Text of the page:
“One day an invitation came to me, by word of mouth, to address an underground seminar in Prague. I accepted; as a result, I was brought into contact with people for whom the pursuit of knowledge and culture was not a dispensable luxury but a necessity. Nothing else could provide them with what they sought, which was an escape route from the world of lies by which they were surrounded. And by discussing the Western cultural heritage among themselves, they were marked out as heretics, who risked arrest and imprisonment merely for meeting as they did. Ironically, perhaps the greatest intellectual achievement of the Communist party was to convince people that Plato’s distinction between knowledge and opinion is a valid one, and that ideological opinion is not merely distinct from knowledge but the enemy of knowledge, the disease implanted in the human brain that makes it impossible to distinguish true ideas from false ones. That was the disease spread by the Party. And it was spread by Foucault, too. For it was Foucault who taught my colleagues to evaluate every idea, every argument, every institution, convention, or tradition in terms of the “domination” that it masks. Truth and falsehood had no real significance in Foucault’s world; all that mattered was power.

      These issues had been brought into sharp relief for the Czechs and Slovaks by ­Václav Havel’s essay “The Power of the Powerless” (1978), enjoining his compatriots to “live in truth.” How could they do that, if they were unable to distinguish the true from the false? And how could they distinguish the true from the false without the benefit of real culture and real knowledge? Hence the search for those things had become urgent. And the price of that search was high—harassment, arrest, deprivation of ordinary rights and privileges, and a life on the margins of society. When something has a high moral price, only committed people will pursue it. I therefore found, in the underground seminars, a unique student body—people dedicated to ­knowledge, as I understood it, and aware of the ease and the danger of replacing knowledge with mere opinion. Moreover, they were looking for knowledge in the place where it is most necessary and also hardest to find—in philosophy, history, art, and literature, in the places where critical understanding, rather than scientific method, is our only guide. And what was most interesting to me was the urgent desire among all my new students to inherit what had been handed down to them. They had been raised in a world where all forms of belonging, other than submission to the ruling Party, had been marginalized or denounced as crimes. They understood instinctively that a cultural heritage is precious, precisely because it offers a rite of passage into the thing that you truly are and the community of feeling that is yours.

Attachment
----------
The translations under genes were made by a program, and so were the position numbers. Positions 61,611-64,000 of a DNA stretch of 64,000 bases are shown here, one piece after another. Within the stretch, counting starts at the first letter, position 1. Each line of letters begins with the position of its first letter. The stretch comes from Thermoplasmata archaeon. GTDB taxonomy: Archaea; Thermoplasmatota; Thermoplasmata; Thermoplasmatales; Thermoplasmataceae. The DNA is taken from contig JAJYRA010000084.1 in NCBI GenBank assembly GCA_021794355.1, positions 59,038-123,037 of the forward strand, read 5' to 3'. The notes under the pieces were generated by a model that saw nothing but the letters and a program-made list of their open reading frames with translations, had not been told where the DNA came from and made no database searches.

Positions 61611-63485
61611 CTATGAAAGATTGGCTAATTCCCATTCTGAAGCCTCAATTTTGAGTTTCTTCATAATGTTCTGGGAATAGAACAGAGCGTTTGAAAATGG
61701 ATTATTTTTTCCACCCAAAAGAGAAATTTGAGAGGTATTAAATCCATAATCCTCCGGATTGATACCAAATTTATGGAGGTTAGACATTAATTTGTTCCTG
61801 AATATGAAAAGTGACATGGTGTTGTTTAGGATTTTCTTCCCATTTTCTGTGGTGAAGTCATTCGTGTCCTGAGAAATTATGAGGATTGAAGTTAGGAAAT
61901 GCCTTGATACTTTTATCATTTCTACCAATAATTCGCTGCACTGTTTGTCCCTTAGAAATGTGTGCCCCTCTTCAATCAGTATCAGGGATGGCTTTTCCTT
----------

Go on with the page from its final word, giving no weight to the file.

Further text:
There was another winsome feature of the underground seminars, which is that their intellectual resources were so sparse. Academics in the West are obliged to publish articles and books if they are to advance in their careers, and in the years since the Second World War this had led to a proliferation of literature that, if not always second-rate from the intellectual point of view, has almost invariably been without literary merit—stodgy, cluttered with footnotes, without telling imagery or turns of phrase, and both ephemeral in content and impossible to ignore. The weight of this pseudo-literature oppresses both teachers and students in the humanities, and it is now all but impossible to unearth the classics that lie buried beneath it.

      I sometimes think that the greatest service to our culture was done by the person who set fire to the library at Alexandria, …” END Quote:

      For more of article written by Roger Scruton in First Things (April, 2015) please go t0:

      https://www.firstthings.com/article/2015/04/the-end-of-the-university

  4. Odd but I don’t recall this when I kids were in public school back in the late 1990s. I certainly do not recall this when my older daughter attended pre-K at Pencil Factory School Number Two in Moscow where we lived in the mid 1990s. I’m not scared of kids learning that there is homosexuality out there (the godfather of one of my daughters is gay) although I wonder if they need to learn about sex acts at very young ages. Fact is: times change. If parents don’t like the generally accepted curriculum they can go private or home school.

  5. The only thing Orwell got wrong was the year.